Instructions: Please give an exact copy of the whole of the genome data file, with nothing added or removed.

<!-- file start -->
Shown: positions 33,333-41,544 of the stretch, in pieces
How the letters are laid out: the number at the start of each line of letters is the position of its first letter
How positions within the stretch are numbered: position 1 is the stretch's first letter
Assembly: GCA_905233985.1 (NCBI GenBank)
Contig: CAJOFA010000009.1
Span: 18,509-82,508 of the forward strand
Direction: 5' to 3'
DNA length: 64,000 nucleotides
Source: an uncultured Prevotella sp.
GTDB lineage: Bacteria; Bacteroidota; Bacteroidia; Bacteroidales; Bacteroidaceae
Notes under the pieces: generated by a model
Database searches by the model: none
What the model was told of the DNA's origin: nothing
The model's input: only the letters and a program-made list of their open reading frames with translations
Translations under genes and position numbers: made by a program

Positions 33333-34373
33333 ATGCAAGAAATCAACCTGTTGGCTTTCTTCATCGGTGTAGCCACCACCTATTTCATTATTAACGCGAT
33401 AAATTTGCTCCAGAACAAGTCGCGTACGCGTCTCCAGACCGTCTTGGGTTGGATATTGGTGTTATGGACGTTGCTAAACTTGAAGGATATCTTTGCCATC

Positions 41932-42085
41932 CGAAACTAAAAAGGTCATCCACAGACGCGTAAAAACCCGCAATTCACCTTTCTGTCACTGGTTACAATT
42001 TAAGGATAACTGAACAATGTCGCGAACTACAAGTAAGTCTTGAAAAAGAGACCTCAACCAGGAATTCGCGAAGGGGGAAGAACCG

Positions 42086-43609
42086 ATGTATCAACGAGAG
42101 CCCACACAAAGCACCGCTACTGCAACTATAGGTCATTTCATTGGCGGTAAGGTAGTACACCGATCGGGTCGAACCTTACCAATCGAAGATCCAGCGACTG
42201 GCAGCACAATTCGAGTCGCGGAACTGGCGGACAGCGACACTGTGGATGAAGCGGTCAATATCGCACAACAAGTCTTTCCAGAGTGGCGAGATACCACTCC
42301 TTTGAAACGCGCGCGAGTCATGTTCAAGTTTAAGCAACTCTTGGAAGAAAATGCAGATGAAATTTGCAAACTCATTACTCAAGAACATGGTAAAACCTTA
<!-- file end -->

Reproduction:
Shown: positions 33,333-41,544 of the stretch, in pieces
How the letters are laid out: the number at the start of each line of letters is the position of its first letter
How positions within the stretch are numbered: position 1 is the stretch's first letter
Assembly: GCA_905233985.1 (NCBI GenBank)
Contig: CAJOFA010000009.1
Span: 18,509-82,508 of the forward strand
Direction: 5' to 3'
DNA length: 64,000 nucleotides
Source: an uncultured Prevotella sp.
GTDB lineage: Bacteria; Bacteroidota; Bacteroidia; Bacteroidales; Bacteroidaceae
Notes under the pieces: generated by a model
Database searches by the model: none
What the model was told of the DNA's origin: nothing
The model's input: only the letters and a program-made list of their open reading frames with translations
Translations under genes and position numbers: made by a program

Positions 33333-34373
33333 ATGCAAGAAATCAACCTGTTGGCTTTCTTCATCGGTGTAGCCACCACCTATTTCATTATTAACGCGAT
33401 AAATTTGCTCCAGAACAAGTCGCGTACGCGTCTCCAGACCGTCTTGGGTTGGATATTGGTGTTATGGACGTTGCTAAACTTGAAGGATATCTTTGCCATC

Positions 41932-42085
41932 CGAAACTAAAAAGGTCATCCACAGACGCGTAAAAACCCGCAATTCACCTTTCTGTCACTGGTTACAATT
42001 TAAGGATAACTGAACAATGTCGCGAACTACAAGTAAGTCTTGAAAAAGAGACCTCAACCAGGAATTCGCGAAGGGGGAAGAACCG

Positions 42086-43609
42086 ATGTATCAACGAGAG
42101 CCCACACAAAGCACCGCTACTGCAACTATAGGTCATTTCATTGGCGGTAAGGTAGTACACCGATCGGGTCGAACCTTACCAATCGAAGATCCAGCGACTG
42201 GCAGCACAATTCGAGTCGCGGAACTGGCGGACAGCGACACTGTGGATGAAGCGGTCAATATCGCACAACAAGTCTTTCCAGAGTGGCGAGATACCACTCC
42301 TTTGAAACGCGCGCGAGTCATGTTCAAGTTTAAGCAACTCTTGGAAGAAAATGCAGATGAAATTTGCAAACTCATTACTCAAGAACATGGTAAAACCTTA